There’s a buzz in the world of honeybees. Well, actually, there isn’t a buzz, and that’s the problem, there have been reports across the globe of colony collapse disorder. In Colony Collapse Disorder (CCD) a hive fails to thrive but the beekeepers don’t find the carcasses of their yellow and black striped friends. Given that countless of our essential food crops and some of our luxury foods rely on honeybees for pollination, scientists, beekeepers, and farmers alike are keen to find out what is causing this problem. However, the cause of CCD (Aristotle described contagious brood disease as a “wildness” in bee colonies), has proven an elusive beast.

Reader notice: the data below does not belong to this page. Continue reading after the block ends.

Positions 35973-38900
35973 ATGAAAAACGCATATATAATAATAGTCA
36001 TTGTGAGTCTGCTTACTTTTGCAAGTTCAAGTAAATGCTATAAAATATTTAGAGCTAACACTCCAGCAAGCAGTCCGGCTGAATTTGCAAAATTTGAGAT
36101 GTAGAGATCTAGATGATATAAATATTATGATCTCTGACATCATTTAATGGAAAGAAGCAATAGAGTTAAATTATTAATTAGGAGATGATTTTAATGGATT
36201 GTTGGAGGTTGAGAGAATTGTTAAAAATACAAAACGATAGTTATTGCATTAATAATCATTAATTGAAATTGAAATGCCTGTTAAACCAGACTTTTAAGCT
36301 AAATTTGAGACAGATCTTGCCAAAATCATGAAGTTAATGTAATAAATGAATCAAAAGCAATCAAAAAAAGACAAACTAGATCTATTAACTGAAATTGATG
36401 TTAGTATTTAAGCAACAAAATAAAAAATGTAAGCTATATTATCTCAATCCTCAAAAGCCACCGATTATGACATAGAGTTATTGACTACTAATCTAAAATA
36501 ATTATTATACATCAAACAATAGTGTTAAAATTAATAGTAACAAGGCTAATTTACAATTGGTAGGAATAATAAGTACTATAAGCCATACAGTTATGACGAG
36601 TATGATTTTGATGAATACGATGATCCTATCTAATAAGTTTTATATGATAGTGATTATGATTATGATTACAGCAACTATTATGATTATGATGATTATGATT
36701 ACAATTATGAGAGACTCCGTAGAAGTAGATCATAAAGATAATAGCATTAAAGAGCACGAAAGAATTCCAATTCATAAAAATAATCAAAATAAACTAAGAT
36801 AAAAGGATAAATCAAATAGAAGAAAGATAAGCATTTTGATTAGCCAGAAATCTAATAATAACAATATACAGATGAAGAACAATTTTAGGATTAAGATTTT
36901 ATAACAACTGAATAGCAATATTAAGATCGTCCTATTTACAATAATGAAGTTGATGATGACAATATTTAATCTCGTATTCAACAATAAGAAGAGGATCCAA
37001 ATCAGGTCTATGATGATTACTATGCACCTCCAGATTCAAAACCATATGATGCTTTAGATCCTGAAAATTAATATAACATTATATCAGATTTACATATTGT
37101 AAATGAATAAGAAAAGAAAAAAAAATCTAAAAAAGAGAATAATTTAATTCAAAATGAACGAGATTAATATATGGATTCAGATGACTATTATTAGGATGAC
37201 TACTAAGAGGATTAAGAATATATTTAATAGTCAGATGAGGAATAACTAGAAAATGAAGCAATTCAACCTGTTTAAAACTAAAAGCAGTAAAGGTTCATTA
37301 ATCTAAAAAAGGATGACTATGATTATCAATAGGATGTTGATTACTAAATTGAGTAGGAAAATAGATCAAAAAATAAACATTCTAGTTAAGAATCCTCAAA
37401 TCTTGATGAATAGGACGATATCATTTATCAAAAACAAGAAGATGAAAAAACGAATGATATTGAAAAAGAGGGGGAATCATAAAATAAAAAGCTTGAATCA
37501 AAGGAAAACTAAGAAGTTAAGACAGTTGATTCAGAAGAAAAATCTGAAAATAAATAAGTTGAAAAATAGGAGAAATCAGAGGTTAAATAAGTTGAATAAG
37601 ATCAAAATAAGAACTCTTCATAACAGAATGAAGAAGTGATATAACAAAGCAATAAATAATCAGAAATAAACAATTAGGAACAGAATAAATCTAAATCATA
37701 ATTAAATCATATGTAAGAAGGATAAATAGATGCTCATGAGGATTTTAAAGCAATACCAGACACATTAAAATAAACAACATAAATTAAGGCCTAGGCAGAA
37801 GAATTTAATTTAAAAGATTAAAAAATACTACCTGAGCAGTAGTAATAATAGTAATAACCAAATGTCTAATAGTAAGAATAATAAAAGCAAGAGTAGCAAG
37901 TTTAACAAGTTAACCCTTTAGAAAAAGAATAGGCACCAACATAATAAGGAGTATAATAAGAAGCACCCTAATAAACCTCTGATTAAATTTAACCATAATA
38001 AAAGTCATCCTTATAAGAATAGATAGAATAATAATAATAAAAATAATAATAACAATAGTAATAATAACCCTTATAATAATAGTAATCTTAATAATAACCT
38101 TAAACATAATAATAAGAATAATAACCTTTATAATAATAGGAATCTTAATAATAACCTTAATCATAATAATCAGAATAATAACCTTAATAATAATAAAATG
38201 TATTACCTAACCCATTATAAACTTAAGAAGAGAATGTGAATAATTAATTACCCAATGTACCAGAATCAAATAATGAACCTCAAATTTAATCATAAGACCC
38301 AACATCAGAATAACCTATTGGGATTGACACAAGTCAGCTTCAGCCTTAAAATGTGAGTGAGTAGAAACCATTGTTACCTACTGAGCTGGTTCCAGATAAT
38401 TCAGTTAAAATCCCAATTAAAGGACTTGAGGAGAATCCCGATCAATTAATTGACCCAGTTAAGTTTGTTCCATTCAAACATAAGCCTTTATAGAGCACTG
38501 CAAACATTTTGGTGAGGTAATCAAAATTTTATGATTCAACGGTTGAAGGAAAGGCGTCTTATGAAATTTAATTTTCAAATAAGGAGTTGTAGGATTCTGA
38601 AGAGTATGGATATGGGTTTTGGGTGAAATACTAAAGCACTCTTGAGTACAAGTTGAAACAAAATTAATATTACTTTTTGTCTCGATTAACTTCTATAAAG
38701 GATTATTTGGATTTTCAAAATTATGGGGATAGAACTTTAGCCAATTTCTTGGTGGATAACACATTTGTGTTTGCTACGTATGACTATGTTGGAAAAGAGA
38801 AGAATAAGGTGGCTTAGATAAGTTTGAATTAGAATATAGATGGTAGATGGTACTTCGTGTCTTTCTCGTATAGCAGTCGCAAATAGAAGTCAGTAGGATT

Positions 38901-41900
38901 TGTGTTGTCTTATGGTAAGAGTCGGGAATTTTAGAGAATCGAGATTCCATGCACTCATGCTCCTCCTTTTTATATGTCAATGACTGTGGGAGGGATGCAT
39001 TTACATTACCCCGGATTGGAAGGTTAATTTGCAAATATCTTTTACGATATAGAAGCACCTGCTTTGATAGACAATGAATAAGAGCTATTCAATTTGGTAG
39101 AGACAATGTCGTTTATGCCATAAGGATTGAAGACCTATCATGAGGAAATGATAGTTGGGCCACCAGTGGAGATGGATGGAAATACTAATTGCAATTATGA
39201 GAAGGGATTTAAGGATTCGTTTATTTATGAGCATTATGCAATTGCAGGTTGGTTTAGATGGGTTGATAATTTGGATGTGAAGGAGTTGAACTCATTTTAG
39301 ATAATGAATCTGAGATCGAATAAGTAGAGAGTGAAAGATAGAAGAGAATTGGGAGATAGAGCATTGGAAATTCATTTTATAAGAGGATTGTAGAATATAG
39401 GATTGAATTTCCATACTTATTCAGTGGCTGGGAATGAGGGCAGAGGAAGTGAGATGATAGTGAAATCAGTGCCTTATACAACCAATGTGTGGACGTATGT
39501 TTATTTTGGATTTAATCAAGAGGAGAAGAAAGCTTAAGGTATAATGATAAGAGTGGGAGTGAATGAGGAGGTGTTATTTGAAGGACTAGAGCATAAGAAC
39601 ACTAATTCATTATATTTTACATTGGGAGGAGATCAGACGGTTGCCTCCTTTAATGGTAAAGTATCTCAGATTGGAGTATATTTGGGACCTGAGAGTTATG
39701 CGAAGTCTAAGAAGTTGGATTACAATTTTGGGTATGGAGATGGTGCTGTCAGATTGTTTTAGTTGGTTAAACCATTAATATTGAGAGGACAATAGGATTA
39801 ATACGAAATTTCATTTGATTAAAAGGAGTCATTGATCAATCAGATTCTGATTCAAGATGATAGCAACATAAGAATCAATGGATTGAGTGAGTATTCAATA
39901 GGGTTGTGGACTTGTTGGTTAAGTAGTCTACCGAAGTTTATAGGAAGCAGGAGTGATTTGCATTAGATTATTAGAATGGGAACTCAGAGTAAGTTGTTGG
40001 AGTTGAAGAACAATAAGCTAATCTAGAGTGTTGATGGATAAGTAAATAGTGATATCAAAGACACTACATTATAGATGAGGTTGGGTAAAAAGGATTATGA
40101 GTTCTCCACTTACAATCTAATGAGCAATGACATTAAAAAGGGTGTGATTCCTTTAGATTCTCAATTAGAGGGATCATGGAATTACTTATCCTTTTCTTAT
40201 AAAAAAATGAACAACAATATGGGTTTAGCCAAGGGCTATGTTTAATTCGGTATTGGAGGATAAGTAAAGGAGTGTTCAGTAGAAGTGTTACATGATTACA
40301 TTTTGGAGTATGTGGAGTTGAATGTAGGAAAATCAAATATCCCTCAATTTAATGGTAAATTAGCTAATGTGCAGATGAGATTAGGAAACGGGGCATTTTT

A new review from the bee research labs at the United States Department of Agriculture, in Beltsville, Maryland, points out that there is as yet no known cause and that, despite activist pressure, it is not necessarily the fault of modern pesticides. This is what the USDA has to say in the review:
A new review would suggest that colony collapse (which was mentioned by Aristotle!) is most certainly a multifactor issue:
“Current hypotheses for CCD focus on the adverse effects of pesticides and other anthropogenic chemicals, poor nutrition, and exposure to novel pathogenic microbes. After initial successes at identifying unusual viral profiles in some CCD colonies, a consensus is emerging that CCD is complex and probably cannot be ascribed to any one agent…Instead, honey bee colonies appear to be resilient to most individual insults, but are vulnerable to the cumulative effects of microbes and other stress factors.”
Evans, J., & Schwarz, R. (2011). Bees brought to their knees: microbes affecting honey bee health Trends in Microbiology DOI: 10.1016/j.tim.2011.09.003